Preakness Stakes

by Alan Karre Jr

Run annually on the 3rd Saturday in May, the Preakness Stakes is one of the most prestigious thoroughbred horse races run in North America. The race is run at Pimlico Race Track in Baltimore, Maryland, and for years has been known as the 2nd leg of the American Triple Crown for three-year old colts and fillies. It is restricted to 14 entries, and entry is granted based on graded stakes earnings if more than 14 horses are entered. It is also one of the most heavily bet races and has for years given wise-guy bettors and the public at large huge betting pools for win, place, show, and exotic bets.

First run in the year 1873, the race was named after a horse that won a stakes race on the opening day of the track in 1870. Originally run at the distance of 1 1/2 miles, the race today is run at the distance of 1 3/16 miles, one-half furlong shorter than the Kentucky Derby, the first leg of the Triple Crown, and two and one-half furlongs shorter than the Belmont Stakes, which is run in June three weeks after the Preakness and is the 3rd leg of the American Triple Crown. The winner of the first Preakness Stakes took home a purse of just over $2,000, today the purse is at least $1,000,000 with the winner’s share being $600,000, and several tracks have programs that promise bonuses to horse that win races on their tracks and go on to win the Preakness.

Run for the Black-eyed Susans Traditions

Tradition is a big part of the running of the Preakness Stakes. Just after the call to post, a musical group, most often the United States Naval Academy Glee Club leads the crowd in the singing of Maryland, My Maryland, the state song. The infield of Pimlico Race Track is opened to the public on most days of this race to accommodate the overflow crowd which can top 60,000+. The undercard of the event includes several high quality graded stakes races that offer bettors more large pools in both the straight and exotic wagers. The owner of the winning horse is given a replica of the Woodlawn Vase, the original is brought out of the Baltimore Museum of Art under guard each year for the presentation ceremony.

The winner of the Preakness Stakes is presented with a blanket of yellow flowers made to look like Black-eyed Susans, the state flower is out of season at the time of the race. And immediately after the race is made official, a painter climbs to the top of the Pimlico clubhouse and paints the horse and rider weather vane the colors of that year’s winner. If the Kentucky Derby winner repeats his performance in the Preakness and wins again, speculation and interest will rise as to whether the horse can be the first since Affirmed in 1978 to win the Triple Crown. And I’ll Have Another did just that last May, once again running down the speedy Bodemeister in deep stretch. But the horse was scratched days before the Belmont Stakes with an injury and shortly after was retired to stud duty in Japan. It is also a good betting angle, as 5 of the last 10 Preakness Stakes have been won by the Derby winner.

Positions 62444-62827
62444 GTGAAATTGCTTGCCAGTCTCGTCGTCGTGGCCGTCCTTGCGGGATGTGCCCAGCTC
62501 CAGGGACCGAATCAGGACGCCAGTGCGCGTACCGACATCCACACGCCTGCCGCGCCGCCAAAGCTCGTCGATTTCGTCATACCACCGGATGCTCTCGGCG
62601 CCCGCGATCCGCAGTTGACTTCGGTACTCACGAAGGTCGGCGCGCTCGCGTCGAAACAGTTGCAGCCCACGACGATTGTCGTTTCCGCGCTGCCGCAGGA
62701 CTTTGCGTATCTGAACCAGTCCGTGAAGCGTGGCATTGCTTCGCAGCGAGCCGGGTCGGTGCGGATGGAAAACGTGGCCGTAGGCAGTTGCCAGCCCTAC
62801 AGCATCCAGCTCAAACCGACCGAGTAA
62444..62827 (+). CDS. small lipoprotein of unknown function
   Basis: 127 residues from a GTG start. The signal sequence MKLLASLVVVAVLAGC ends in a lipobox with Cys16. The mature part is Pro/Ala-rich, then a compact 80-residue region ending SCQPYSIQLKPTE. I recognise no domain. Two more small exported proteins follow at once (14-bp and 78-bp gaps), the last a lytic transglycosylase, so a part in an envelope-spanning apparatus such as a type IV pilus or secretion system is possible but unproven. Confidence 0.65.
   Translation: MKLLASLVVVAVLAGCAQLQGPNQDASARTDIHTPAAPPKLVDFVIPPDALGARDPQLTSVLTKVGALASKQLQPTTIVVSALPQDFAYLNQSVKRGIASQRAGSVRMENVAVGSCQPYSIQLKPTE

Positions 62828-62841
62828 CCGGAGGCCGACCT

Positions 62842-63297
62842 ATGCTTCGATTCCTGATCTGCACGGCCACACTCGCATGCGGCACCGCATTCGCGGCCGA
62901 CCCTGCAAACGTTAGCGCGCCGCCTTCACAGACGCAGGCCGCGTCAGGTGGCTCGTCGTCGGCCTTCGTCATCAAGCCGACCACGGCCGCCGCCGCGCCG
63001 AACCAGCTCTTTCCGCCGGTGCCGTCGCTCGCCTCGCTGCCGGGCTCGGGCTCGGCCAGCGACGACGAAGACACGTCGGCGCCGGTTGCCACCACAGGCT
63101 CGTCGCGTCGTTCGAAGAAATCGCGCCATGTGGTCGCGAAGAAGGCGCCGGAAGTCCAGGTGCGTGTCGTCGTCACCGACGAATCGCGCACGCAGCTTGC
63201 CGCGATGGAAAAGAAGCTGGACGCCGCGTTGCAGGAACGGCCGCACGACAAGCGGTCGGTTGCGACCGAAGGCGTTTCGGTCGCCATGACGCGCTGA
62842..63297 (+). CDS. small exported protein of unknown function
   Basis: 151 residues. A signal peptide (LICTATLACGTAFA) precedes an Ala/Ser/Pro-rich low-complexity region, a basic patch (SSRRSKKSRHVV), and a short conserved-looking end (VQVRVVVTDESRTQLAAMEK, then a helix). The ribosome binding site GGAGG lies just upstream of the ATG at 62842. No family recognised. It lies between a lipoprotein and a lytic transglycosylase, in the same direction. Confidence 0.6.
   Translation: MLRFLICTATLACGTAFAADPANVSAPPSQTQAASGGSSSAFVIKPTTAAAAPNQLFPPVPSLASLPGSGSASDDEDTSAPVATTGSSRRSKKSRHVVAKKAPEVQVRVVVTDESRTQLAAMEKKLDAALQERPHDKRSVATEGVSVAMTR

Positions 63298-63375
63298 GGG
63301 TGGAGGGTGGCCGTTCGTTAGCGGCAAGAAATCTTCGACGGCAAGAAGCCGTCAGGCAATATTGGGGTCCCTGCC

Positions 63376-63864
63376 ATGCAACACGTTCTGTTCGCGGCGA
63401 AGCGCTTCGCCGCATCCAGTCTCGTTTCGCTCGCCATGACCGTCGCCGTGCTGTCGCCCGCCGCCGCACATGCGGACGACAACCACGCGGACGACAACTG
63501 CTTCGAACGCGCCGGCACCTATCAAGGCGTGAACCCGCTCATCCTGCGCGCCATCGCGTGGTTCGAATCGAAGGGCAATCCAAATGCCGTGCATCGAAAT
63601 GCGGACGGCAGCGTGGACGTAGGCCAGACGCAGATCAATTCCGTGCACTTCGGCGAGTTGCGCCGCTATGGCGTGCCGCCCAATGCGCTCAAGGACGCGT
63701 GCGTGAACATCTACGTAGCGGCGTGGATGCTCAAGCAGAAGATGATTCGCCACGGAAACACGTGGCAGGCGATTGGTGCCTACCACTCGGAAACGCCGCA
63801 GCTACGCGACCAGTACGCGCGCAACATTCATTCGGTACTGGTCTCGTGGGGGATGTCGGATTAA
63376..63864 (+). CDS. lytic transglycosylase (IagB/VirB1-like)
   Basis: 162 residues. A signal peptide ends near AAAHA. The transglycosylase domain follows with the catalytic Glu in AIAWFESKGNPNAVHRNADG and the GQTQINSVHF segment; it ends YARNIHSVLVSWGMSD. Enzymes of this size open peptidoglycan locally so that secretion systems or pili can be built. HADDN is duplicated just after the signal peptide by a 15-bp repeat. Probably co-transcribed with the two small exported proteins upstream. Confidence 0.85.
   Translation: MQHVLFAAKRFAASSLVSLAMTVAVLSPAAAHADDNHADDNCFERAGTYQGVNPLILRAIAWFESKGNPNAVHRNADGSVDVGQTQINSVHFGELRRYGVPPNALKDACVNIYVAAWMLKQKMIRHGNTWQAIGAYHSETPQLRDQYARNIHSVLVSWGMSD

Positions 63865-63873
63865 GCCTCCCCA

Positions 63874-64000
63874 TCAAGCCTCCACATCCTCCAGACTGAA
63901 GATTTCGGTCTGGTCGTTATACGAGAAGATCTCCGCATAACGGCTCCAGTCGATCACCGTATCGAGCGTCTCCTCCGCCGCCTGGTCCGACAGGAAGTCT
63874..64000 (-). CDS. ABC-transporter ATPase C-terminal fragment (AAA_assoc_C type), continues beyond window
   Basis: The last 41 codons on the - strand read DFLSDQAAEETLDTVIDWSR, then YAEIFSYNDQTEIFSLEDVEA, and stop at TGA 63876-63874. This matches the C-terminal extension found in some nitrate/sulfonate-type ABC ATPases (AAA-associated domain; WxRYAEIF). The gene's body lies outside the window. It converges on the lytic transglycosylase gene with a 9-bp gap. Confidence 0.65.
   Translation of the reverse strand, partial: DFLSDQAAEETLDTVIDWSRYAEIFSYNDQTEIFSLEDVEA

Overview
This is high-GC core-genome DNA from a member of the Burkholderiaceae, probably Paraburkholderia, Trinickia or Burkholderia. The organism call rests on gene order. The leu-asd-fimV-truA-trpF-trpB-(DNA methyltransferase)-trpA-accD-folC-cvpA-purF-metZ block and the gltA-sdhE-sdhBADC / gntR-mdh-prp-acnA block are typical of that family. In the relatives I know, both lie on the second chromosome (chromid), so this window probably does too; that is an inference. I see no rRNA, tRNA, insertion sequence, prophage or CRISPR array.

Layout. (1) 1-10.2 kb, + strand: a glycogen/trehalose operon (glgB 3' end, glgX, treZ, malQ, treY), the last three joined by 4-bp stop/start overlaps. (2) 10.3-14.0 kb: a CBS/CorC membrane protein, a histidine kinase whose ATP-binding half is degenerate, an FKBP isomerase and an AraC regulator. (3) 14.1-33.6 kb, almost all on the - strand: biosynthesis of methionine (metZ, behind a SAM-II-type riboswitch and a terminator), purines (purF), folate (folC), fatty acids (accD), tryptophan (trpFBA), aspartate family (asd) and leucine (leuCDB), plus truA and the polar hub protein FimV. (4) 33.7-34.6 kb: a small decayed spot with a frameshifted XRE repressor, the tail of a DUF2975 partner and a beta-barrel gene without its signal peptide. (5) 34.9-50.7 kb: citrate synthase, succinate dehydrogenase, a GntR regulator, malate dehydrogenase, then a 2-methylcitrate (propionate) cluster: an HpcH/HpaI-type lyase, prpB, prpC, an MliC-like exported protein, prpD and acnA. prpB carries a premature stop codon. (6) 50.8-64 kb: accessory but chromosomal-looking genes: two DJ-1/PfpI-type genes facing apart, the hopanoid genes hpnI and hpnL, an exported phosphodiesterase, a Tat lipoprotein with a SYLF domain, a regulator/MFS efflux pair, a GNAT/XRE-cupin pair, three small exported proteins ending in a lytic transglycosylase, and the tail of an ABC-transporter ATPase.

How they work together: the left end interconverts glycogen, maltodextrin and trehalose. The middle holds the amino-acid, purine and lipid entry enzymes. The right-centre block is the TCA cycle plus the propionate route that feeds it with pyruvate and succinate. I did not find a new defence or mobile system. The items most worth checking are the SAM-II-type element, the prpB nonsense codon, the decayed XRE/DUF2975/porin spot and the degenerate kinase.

Some Notable Horses to Run in the Preakness Stakes and the Greatest Races

Pimlico Race Track and the Preakness have seen a who’s who of the best horses in the last century pass through the paddock and into the starting gate. In 1973, Secretariat ran a powerful race, once again repulsing Sham in the stretch in a race in which the official time was disputed. Finally, in 2012, Secretariat was awarded the record time for the race at 1:53, which has stood to this day.

In 1978, Affirmed and his rival Alydar ran 1-2 in all three Triple Crown races, and to this day it is still regarded as one of the greatest rivalries in horse racing and of all sports. In 2004, Smarty Jones won his last race over the Pimlico Race Track, winning by 11 1/2 lengths in what was the most promising Triple Crown campaign in years. He would lose three weeks later to Birdstone in the Belmont Stakes and be retired to stud after it was found he was injured. Several of the horses beaten by Smarty Jones including Birdstone, Rock Hard Ten, and Borrego would affirm the greatness of Smarty Jones by winning Grade 1 stakes such as the Travers and Pacific Classic over the next few years and Birdstone today is regarded as one of the leading sires in North America, having produced multiple Grade 1 champions.